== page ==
Tilray European Weed Buy Sees Revenue Increase Five Fold But Still Reports Big Losses

Canadian marijuana producer Tilray reported mixed third-quarter earnings after the close Tuesday. Revenue beat expectations but losses were larger than expected with higher costs and lower average selling prices. $TLRY rose over 2% on the report.

Marijuana Bud Tilray

Tilray Inc NASDAQ: TLRY  Reported Earnings After Close Tuesday

($0.32) Missed Exp ($0.23) EPS and $45.9 Beat $40 million forecast in revenue


Tilray TLRY reported a third-quarter net loss of $35.7 million, or 36 cents a share, versus $18.7 million, or 20 cents a share, in the year-ago period. Revenue rose to $51.1 million from $10.1 million in the year-ago period, surpassing Wall Street expectations. Excluding excise taxes, revenue was $48.2 million.

However Tilray’s per-share loss, of 32 cents per share, was worse than expectations for 23 cents.

Analysts surveyed by FactSet expected losses of 30 cents a share on sales of $49 million. For the fourth quarter, analysts expect a loss of 28 cents a share and sales of $57 million

Like many Canadian public cannabis companies, Tilray has struggled to meet the lofty expectations set around legalization. CEO Kennedy has in the past laid part of the blame on Canada’s other licensed weed companies, saying that they have lied about how much marijuana they can grow. That created problems for Tilray because it had planned to source marijuana from other companies versus planning to grow all of the cannabis it needed.

Kennedy told MarketWatch on Thursday that his view of the Canadian cannabis industry has not changed much from last quarter, when he said he was “less skeptical” of cannabis supply in Canada.

Costs related to international expansion, interest from convertible debt and the Manitoba acquisition kept the company in the red. The average selling price was down almost a third on the year.


Revenue increased with Tilray’s acquisition of Manitoba Harvest, which Tilray has described as a large hemp food company. Sales from food products accounted for $19.9 million of the company’s total sales.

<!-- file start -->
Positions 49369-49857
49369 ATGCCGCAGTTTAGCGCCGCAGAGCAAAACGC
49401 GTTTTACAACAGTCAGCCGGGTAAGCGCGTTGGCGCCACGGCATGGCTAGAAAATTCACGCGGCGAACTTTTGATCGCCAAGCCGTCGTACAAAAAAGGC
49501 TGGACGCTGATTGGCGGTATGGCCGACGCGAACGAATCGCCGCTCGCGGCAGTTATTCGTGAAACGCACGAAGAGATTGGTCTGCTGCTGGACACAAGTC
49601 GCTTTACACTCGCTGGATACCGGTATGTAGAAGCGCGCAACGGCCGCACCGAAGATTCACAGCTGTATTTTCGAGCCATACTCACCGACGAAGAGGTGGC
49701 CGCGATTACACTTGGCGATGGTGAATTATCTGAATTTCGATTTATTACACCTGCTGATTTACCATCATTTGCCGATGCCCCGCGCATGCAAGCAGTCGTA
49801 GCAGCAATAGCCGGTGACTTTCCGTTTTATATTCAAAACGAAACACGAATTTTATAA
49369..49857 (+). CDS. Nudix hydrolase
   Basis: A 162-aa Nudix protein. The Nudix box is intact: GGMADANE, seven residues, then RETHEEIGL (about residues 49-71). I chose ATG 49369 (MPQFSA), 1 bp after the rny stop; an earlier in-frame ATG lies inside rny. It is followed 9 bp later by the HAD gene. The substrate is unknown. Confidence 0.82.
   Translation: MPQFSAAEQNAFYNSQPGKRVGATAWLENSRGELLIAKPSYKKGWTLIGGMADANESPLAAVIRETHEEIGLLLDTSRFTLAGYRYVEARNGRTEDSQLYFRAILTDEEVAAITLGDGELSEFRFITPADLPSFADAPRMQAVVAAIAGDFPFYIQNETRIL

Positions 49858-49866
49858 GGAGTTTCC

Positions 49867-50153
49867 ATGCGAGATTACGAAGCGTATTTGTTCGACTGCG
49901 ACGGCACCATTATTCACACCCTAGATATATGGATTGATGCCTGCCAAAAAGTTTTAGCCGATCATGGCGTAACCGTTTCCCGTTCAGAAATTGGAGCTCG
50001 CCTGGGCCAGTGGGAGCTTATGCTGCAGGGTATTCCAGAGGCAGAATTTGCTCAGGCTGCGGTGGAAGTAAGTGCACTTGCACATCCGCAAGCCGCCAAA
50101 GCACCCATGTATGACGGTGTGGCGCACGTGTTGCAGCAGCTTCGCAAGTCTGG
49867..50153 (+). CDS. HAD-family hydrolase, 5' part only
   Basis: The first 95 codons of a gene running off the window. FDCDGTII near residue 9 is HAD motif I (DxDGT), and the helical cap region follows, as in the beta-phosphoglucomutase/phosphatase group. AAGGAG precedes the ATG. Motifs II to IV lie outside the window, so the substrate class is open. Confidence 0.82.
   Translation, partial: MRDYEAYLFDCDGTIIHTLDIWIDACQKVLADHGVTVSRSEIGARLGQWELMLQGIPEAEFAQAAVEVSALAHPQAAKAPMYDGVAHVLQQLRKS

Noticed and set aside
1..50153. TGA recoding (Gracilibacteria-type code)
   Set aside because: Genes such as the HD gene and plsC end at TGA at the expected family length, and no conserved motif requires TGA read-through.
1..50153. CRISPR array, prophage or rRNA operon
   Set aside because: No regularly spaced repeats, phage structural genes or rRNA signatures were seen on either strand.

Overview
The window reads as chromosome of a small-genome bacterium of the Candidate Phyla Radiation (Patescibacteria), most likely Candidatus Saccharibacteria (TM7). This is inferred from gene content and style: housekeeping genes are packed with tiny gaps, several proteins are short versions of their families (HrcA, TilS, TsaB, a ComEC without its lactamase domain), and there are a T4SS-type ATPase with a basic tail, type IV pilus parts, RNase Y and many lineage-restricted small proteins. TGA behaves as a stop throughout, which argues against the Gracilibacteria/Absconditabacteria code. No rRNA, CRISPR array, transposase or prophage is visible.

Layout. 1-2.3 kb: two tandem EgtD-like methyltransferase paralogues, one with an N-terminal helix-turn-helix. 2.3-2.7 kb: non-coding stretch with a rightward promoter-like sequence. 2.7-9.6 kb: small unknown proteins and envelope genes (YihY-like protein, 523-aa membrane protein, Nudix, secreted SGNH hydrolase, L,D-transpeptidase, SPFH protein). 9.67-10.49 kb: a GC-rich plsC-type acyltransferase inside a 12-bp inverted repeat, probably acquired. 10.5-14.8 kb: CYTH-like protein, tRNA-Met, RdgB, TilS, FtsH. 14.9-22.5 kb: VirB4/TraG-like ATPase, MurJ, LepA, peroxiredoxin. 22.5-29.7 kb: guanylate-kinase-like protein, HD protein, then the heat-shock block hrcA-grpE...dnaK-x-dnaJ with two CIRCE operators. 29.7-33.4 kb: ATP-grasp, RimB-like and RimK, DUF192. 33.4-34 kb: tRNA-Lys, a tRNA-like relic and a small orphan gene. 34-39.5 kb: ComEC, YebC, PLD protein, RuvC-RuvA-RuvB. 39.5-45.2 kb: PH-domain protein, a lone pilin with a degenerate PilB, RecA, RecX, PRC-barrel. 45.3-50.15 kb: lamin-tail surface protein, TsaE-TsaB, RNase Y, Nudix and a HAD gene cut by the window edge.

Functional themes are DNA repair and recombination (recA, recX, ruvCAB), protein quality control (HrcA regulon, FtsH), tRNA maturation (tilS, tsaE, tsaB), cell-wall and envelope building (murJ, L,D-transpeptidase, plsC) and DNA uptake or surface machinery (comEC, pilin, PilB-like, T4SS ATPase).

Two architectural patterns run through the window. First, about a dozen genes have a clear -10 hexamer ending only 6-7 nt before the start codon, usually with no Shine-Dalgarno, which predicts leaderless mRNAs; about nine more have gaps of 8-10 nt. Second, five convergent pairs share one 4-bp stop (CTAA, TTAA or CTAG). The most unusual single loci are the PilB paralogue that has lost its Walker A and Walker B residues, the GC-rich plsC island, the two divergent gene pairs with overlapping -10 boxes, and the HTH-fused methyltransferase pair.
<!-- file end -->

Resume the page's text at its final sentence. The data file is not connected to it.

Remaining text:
Market Reaction > After hours NASDAQ: TLRY 22.04 USD +0.48 (+2.20%)


  • Of its total revenue, $15.7 million is from hemp products, the result of its acquisition of Manitoba Harvest earlier this year.
  • Tilray sold 10,848 kilograms of weed in the recently ended quarter compared to 1,613 kilograms sold in the prior-year quarter.
  • The average net selling price per gram decreased to $3.25 from $6.21 in the year-ago quarter, due to the shift in product and channel mix.
  • Tilray sold $15.8 million worth of recreational cannabis
  • International medical cannabis sales increased to $5.7 million from $949,000 a year ago.
  • Tilray Chief Executive Brendan Kennedy said in an interview with MarketWatch that he attributes the international cannabis sales to investments the company made in 2017 and 2018 that are now beginning to bear fruit.

“[International revenue] will definitely increase,” he said. “And in Germany, we see continued demand, we see demand for high-quality GMP [good manufacturing practices] flower. We’ve proven we can get product into Germany, it’s more difficult than people understand to get products there and it’s difficult to have sellthrough there.”

Tilray Financial 3Q19


Kennedy said selling in Germany can be a challenge because the country expects product sold to match a narrow range of tetrahydrocannabinol, or THC, a psychoactive compound found in cannabis. THC content declines over time in cannabis plants, Kennedy said, which creates a challenge when shipping product after promising a certain THC percentage.

Kennedy said that when Tilray goes to the market to find high-potency weed, there is very little available for purchase, despite a fair amount of product showing up on the balance sheets of Tilray’s rivals. “If we had access to more of it, we could sell more of it,” Kennedy said.

Lower-quality marijuana suitable for extraction is not difficult to obtain, he said.

Tilray said in August that it was acquiring a cannabis retailer in Alberta for up to C$110 million ($82.9 million) in an all-stock deal. Tilray also signed a deal with a German company to supply $3.3 million worth of weed from its Portugal facility.

Tilray shares have struggled this year, falling 70%, as the ETFMG Alternative Harvest ETF MJ dropped 26.57% and the Horizons Marijuana Life Sciences ETF HMMJ fell 30.55%.

Cannabis is in a long term, secular bear market

Prices said to drop and settle about 90% lower than the $10/gram (US or CDN) it was for a long time under prohibition. It’s a dried, non-perishable commodity that can be grown outdoors a lot cheaper as some are doing. Leave it to Ontario (and other governments) to set up a legal cannabis business framework that keeps people going to the black market.

Analysts legal market is way overpriced with less selection and it’s harder to get. Some legals are learning and offering cheaper strains such as Hexo’s Original Stash, but bulls seems to see the big picture which is a price war and a race to the bottom ($1/gram, US or CDN).


Source: Tilray, AlphaStreet

From The Traders Community Research Desk